Summer Season with Spice - Traditional Zongzi Rice Dumplings (Bak Chang 肉粽)

Traditional Zongzi Rice Dumplings (Bak Chang 肉粽) recipe by
Summer may never end in Penang, but that doesn’t mean that we can’t keep pretending every year that it begins.

So we kick off the summer season every year with a festival. One of the smaller festivals in Penang, but it incorporates the main ingredient – eating.

Around this time every year - the fifth day of the fifth lunar month to be exact – Chinese people celebrate the Duanwu Festival 端午节, also known as the Dragon Boat Festival.

The festival is officially only one day, but it starts a few days before in the kitchen, where only the most determined take on the challenge of cooking up traditional rice dumplings called ‘zongzi’, or ‘chang’ in Penang Hokkien. Like many traditional Chinese foods made during festivals, zongzi is based on folklore (for the story and additional details on Duanwu Festival, please see my article on Capturing Penang).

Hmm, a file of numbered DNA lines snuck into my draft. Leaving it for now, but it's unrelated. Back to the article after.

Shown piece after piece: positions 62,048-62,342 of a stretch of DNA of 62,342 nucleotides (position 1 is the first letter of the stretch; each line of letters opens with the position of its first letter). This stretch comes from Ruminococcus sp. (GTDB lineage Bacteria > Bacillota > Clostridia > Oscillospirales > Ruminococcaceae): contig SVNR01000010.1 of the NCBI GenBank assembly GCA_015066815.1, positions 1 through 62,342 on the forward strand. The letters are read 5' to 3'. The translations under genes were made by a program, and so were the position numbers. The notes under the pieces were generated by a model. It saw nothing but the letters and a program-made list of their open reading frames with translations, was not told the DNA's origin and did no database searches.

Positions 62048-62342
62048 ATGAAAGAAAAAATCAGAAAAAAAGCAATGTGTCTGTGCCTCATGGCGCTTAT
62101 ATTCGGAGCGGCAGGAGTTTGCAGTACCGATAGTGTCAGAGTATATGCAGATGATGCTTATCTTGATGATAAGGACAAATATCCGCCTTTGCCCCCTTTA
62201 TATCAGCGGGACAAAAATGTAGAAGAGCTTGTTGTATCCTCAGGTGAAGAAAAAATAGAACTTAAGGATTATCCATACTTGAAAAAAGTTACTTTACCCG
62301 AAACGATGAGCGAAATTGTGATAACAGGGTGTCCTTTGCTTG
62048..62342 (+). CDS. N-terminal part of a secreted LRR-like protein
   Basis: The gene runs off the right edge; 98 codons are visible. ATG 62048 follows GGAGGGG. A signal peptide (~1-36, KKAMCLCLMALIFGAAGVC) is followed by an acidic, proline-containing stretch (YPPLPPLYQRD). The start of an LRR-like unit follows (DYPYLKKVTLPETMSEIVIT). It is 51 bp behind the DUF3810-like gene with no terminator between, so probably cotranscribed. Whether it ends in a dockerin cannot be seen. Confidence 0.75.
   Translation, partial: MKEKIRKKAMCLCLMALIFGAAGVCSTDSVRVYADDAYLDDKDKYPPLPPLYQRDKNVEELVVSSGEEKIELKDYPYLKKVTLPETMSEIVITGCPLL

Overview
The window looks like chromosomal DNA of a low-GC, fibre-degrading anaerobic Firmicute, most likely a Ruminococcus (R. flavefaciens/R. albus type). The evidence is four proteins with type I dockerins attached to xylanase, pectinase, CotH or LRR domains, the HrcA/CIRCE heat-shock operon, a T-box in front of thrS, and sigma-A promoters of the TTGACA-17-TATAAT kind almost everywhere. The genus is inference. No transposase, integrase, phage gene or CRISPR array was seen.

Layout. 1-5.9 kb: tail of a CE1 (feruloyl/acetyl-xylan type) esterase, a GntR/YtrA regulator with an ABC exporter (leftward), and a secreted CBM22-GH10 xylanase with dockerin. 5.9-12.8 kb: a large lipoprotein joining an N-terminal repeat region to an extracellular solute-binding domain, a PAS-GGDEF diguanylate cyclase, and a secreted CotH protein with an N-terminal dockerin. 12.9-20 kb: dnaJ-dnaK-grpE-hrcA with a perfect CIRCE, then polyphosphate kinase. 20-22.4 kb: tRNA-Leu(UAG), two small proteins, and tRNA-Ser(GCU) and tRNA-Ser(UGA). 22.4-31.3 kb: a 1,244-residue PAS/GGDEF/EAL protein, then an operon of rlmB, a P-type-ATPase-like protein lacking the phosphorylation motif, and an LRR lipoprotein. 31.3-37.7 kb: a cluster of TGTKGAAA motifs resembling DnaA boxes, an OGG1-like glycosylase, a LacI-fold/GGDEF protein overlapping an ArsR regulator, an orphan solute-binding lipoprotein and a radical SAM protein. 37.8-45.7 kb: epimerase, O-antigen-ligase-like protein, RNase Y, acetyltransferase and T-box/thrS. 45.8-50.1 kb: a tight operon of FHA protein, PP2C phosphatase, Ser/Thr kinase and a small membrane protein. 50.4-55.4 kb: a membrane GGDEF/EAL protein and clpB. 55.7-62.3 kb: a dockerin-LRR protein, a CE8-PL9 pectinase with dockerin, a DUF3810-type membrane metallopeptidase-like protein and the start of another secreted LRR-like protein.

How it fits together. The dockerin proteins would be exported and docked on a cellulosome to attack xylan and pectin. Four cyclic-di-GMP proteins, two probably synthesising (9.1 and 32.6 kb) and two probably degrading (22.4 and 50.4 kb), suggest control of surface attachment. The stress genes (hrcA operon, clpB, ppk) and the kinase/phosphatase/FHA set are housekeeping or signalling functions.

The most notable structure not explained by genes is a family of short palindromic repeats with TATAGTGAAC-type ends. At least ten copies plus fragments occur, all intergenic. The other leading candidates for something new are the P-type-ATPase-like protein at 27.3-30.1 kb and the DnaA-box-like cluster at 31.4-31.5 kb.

Made of glutinous rice that is stuffed with various fillings, zongzi are available in savoury & sweet versions, wrapped in bamboo or reed leaves into a triangle shape. The most common zongzi in Penang are the meat filled versions called 'bak chang'.

zongzi bak chang hanging on a street cart at chowrasta market in georgetown penang
Zongzi for sale at Chowrasta morning market in Penang
Making zongzi is a messy, demanding job. It’s no surprise that more and more people are buying zongzi instead of doing it themselves. Fortunately for me though, my mom is a very dedicated cook, and she just happens to make the most delicious zongzi.

Last year alone she made 200 dumplings for relatives and friends, proving again not only her gift in cooking, but also her love for those around her.

siam thai zongzi for sale at chowrasta morning market in penang
how to soak bamboo leaves for making bak chang?